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Sunday, March 3, 2024
The Observer

FTT department hosts 34th annual Notre Dame Student Film Festival

This weekend, Notre Dame’s Film, Television and Theatre (FTT) Department will host its 34th annual Notre Dame Student Film Festival in the DeBartolo Performing Arts Center’s Browning Cinema. 

Ten unique short films made by 20 different student filmmakers in Notre Dame’s FTT Department, both collaboratively and individually, will combine to put on a film festival open to the entire Notre Dame community.

The Film Festival will take place Friday and Saturday at 6:30 p.m. and Sunday at 7 p.m.

Audience members will have the opportunity to vote for their favorite film via text after each screening, and the student(s) who receive the most votes will be presented with an Audience Choice Award after the final screening.

Ted Mandell, professor in the FTT Department and the founder of the festival, emphasized that attending the film festival is a great way to support on-campus student filmmaking and also “understand that we’ve got some very talented, creative students here on campus.”

Mandell said he was impressed with all of the films the students have prepared but noted that picking out a favorite would be like “picking a favorite child,” even when looking back at all of the films that students have produced for the last 34 years.

Mandell said he can recall each and every film his students have produced since the festival’s origin in 1990. He emphasized that the filmmaking process is extremely collaborative, and “the faculty is just as invested in the process as the students.” 

Just last year, three documentaries that premiered in the festival went on to be played in both Los Angeles and New York Film Festivals. Mandell describes the festival as “a launching pad,” as alums have gone on to work for Saturday Night Live, Netflix, NBC and other entertainment companies. 

Suneina Badoni, a senior filmmaker participating in the film festival, collaboratively filmed, produced and edited two films: “Tension” and “Lily.” Going into her Notre Dame education, Badoni wasn’t initially set on the FTT program, but after attending one of the admitted student days and talking to the professor Michael Kackman at the FTT table at the majors fair, she decided to give it a try.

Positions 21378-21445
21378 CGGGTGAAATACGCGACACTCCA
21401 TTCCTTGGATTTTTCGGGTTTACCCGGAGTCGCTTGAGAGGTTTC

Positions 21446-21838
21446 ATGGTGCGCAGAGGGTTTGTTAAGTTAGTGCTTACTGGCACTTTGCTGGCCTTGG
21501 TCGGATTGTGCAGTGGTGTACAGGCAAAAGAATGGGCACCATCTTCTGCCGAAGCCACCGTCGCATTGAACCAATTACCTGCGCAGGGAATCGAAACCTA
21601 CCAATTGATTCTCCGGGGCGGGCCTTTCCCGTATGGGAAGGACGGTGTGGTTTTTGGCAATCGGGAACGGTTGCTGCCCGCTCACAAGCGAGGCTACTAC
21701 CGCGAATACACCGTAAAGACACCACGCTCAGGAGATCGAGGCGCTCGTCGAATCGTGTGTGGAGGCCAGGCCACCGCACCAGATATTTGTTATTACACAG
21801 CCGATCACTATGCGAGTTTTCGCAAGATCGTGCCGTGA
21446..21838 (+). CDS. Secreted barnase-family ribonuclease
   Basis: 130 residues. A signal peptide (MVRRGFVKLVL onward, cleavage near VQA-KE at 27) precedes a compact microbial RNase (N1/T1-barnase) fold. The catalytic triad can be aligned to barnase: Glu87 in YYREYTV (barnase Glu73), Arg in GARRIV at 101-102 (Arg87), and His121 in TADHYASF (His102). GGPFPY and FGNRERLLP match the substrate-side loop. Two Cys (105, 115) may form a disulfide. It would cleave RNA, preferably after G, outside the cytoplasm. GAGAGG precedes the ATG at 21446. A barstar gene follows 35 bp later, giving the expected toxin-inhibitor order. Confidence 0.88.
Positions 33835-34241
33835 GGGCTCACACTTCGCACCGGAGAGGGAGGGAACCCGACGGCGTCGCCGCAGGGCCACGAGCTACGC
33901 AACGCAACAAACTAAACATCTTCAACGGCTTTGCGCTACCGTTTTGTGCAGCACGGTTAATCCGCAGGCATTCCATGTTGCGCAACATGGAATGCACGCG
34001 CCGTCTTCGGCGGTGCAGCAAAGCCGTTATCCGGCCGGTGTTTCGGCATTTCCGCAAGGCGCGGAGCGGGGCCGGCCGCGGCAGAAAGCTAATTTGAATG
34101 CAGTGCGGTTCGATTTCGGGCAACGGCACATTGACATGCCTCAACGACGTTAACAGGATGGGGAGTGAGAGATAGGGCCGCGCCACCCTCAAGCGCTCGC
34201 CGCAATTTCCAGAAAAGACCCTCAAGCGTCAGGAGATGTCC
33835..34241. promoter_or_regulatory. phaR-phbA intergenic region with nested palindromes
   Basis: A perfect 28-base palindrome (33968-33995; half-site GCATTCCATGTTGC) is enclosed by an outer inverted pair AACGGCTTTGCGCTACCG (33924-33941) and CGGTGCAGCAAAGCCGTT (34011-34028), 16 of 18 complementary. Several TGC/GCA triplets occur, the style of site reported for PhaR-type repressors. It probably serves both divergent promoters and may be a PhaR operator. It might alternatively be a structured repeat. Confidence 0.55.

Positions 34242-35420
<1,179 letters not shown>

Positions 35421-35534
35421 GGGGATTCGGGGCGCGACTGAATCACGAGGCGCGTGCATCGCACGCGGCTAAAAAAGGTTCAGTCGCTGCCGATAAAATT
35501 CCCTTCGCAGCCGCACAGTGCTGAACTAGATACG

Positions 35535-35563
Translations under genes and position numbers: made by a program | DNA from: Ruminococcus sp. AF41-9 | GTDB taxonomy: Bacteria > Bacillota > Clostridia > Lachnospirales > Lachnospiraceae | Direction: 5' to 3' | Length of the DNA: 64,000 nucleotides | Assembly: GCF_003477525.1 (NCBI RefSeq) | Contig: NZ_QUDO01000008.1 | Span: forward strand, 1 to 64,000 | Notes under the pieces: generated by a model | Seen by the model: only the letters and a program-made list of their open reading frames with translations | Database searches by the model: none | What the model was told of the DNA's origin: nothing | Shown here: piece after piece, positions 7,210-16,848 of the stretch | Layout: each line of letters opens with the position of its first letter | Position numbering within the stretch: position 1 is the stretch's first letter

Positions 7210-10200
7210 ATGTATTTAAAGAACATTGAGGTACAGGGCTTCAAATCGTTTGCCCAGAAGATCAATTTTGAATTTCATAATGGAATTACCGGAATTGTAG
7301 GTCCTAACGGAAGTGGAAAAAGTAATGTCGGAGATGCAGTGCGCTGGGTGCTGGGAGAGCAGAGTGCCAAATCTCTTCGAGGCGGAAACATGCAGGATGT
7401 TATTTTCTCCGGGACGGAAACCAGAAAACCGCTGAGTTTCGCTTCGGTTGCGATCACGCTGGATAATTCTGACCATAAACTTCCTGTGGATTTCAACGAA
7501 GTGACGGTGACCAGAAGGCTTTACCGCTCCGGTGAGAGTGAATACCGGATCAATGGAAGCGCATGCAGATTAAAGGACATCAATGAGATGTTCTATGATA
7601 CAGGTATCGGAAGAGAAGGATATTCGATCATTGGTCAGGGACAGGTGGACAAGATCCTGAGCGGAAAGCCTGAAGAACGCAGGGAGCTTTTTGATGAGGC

“Tension,” a film that Badoni put together with classmates Isa R. Maiz and Tianji Lukins in her Intermediate Film Production class, was especially exciting for Badoni to make because it is a horror film about the struggle between a voodoo doll and Badoni’s friend Matt, who acted in the film.

“It was really fun to shoot because we got to use a ton of cool equipment like huge rigs and lights that we checked out through the FTT office” Badoni notes. Badoni also teased a creative twist at the end of the film. 

Chloe Stafford and Suneina Badoni traveled to Los Angeles to film “Lily,” a story about a girl who uses non-psychedelic medicinal mushrooms to treat her frequent seizures. Courtesy of Ted Mandell.

“Lily,” Badoni’s second film, was entered into the festival with classmate Chloe Stafford in their Documentary Production course with Mandell. “Lily” is a documentary that features the daughter of Badoni’s uncle’s Notre Dame roommate, who suffers from epilepsy and has had up to 50 seizures a day since she was five weeks old. But since taking non-psychedelic medicinal mushrooms, Lily has been seizure-free for up to 20 weeks. Inspired by Lily’s story, Badoni and Stafford traveled to Los Angeles during fall break to spend time with Lily’s family and capture Lily’s story for their documentary. 

Reflecting on her time at Notre Dame, Badoni said she’s grateful for the close-knit relationships that she’s developed with the FTT faculty and students and everything she’s learned in her classes.

Liz Maroshick, another senior FTT student from Buffalo, New York, also contributed two films to this year’s festival: “Sew Loved” with Abby Urban and “For Better, For Worse” with Olivia Hsin.

Maroshick also produced “Sew Loved” in Mandell’s Documentary Production class, and the assignment was to simply pick a documentary topic “pretty much anywhere in the country,” but Maroshick and Urban “fell in love with” and decided to choose a women’s organization right here in South Bend that teaches underserved women in the local community general life skills, sewing in particular. 

Abby Urban and Liz Maroshick’s film tells the story of a local South Bend center that teaches underserved women how to sew. Courtesy of Ted Mandell.

Maroshick and Urban went to the center and filmed content for three days, developing close relationships with the women there. Maroshick says that it was a “super interesting experience and something that [she] definitely wouldn’t have gotten” had she not taken Mandell’s class. 

The second film that Maroshick is contributing to the festival is “For Better, For Worse,” a narrative fictional film made in her Intermediate Filmmaking class. The class tunes into students’ more creative sides, allowing them to write creative scripts and experiment with new things such as unique lighting. Maroshick describes the film as “film noir meets modern day Tinder… kind of like a ‘dating-goes-wrong’ situation.” 

Both Badoni and Maroshick encourage all students to attend the festival, as it is “a tangible way to show the Notre Dame community what the FTT students spend their time working on and what they are really passionate about.”

Tickets for the event can be purchased online at or in-person at the DeBartolo Performing Arts Center ticket office. Mandell advises everyone to “buy your tickets online because the event will sell out fast.”

Contact Emma Vales at